Chinese-funded garment factories in Myanmar have decided to shut operations due to COVID-19 led disruptions, says Khin May Htway, Managing Partner, MyanWei Consulting Group, which advises Chinese investors in Myanmar.
Foreign investment in garments surged in Myanmar over the past decade as economic reforms, an end to Western sanctions and trade deals helped establish the sector as the greatest symbol of its nascent emergence as a manufacturing hub.
Myanmar garment shipments rose from less than $1 billion in 2011, about 10 per cent of exports, to more than $6.5 billion in 2019, about 30 per cent of exports, according to UN Comtrade data.
However, the sector has been rocked by the pandemic resulting in tens of thousands of garment factory jobs lost in Myanmar, says Oman Observer. Then the coup happened.
In the weeks that followed, many garment workers joined protests or couldn’t get to work as streets became battlegrounds. The turmoil also jammed the banking system and made it difficult to get goods in and out of the country, factory owners said.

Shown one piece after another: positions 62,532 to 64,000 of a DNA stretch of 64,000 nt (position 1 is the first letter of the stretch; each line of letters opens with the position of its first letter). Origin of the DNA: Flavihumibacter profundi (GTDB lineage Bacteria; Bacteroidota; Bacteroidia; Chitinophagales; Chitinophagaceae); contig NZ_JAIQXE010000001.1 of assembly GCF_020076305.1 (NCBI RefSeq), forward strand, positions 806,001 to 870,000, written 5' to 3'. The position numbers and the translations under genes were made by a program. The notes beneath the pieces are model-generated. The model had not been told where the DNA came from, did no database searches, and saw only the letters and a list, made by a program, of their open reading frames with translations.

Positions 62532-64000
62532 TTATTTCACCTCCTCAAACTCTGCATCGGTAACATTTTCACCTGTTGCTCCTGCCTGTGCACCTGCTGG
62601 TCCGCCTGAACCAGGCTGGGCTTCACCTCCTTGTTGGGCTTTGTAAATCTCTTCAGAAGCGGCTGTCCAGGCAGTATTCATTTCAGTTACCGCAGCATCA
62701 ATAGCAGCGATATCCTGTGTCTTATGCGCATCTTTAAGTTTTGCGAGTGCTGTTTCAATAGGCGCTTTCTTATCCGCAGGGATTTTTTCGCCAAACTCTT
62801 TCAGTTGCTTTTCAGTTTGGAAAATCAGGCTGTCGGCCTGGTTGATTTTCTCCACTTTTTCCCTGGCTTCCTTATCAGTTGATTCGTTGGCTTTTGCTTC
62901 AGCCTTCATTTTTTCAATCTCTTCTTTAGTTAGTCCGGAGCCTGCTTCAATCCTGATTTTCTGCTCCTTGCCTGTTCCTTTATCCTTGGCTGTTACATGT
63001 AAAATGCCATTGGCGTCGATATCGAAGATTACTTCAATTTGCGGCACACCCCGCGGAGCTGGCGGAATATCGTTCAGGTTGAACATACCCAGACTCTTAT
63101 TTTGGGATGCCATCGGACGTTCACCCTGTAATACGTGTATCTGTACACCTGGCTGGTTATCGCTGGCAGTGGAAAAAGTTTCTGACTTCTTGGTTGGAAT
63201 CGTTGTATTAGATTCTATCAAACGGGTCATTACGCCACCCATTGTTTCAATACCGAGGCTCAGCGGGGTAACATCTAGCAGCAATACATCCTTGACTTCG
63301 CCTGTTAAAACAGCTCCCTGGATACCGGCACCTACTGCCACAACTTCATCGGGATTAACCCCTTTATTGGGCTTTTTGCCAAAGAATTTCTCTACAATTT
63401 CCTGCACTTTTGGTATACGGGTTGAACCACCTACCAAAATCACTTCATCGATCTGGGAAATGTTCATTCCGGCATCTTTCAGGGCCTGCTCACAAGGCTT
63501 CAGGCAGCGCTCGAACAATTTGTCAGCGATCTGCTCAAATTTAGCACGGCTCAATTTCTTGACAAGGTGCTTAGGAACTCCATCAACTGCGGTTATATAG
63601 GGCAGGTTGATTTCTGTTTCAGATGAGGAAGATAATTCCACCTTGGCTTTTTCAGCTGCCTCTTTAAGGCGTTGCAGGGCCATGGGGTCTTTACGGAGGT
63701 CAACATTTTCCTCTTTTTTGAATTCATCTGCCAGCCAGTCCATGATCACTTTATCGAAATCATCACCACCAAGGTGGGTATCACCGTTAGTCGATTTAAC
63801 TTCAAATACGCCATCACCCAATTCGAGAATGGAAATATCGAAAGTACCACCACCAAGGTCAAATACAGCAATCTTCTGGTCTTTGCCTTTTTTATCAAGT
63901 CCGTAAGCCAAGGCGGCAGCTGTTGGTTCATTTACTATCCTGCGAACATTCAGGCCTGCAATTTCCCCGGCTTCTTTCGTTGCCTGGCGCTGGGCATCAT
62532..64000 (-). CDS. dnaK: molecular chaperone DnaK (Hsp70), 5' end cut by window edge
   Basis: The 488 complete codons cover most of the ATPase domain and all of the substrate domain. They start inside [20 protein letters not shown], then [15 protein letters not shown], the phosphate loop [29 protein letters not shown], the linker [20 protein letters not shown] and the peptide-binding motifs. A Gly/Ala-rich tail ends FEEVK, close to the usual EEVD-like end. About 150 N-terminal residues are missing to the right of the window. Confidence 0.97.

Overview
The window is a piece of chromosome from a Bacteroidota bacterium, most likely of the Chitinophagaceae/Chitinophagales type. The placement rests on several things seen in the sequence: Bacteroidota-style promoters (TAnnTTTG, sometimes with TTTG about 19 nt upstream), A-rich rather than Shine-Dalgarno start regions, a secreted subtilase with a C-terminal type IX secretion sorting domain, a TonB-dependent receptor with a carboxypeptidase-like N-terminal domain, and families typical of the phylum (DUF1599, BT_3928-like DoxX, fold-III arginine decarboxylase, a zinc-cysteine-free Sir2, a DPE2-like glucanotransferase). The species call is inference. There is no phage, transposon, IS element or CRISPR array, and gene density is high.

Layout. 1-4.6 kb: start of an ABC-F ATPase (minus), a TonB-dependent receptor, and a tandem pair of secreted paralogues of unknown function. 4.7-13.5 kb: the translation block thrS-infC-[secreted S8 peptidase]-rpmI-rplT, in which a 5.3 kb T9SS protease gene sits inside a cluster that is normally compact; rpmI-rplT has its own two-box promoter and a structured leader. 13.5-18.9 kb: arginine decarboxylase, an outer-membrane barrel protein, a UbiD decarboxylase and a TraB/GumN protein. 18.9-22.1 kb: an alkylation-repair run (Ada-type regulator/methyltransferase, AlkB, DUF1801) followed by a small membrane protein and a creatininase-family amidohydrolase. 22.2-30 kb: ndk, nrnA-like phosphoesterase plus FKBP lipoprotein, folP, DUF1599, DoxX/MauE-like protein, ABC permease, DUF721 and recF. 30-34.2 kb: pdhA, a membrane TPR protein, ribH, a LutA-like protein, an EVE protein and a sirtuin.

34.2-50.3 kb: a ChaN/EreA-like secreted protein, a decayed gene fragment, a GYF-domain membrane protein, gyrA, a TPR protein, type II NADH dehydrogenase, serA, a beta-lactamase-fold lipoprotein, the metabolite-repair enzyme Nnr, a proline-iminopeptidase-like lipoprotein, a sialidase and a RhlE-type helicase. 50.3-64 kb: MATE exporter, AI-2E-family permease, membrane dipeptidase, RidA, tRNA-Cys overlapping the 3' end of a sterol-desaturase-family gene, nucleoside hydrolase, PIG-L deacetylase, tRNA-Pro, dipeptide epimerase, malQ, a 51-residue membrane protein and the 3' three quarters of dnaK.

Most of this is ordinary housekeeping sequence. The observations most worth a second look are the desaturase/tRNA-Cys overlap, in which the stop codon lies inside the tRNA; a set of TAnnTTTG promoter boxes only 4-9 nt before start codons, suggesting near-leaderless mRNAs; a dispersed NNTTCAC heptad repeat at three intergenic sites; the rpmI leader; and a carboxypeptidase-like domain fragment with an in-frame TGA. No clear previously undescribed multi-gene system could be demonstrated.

With international condemnation of the coup growing, European and US fashion brands last month issued a statement through their associations saying they would protect jobs and honour commitments in Myanmar.
However, many have recently halted orders there including the world’s second-biggest fashion retailer, Sweden’s H&M, Britain’s Next and Primark, and Italy’s Benetton.
Next said it would split its orders previously going to Myanmar between Bangladesh, Cambodia and China, while Benetton said it would mainly move the business to China. H&M and Primark have not commented on how they will redistribute orders.
In Vietnam, garment factory owner Ravi Chunilal said he was starting to get more business from European buyers diverting from Myanmar.
Peter McAllister of Ethical Trade Initiative, a labor rights organization said that it would be very difficult for Myanmar’s garment sector to recover if Chinese investors left.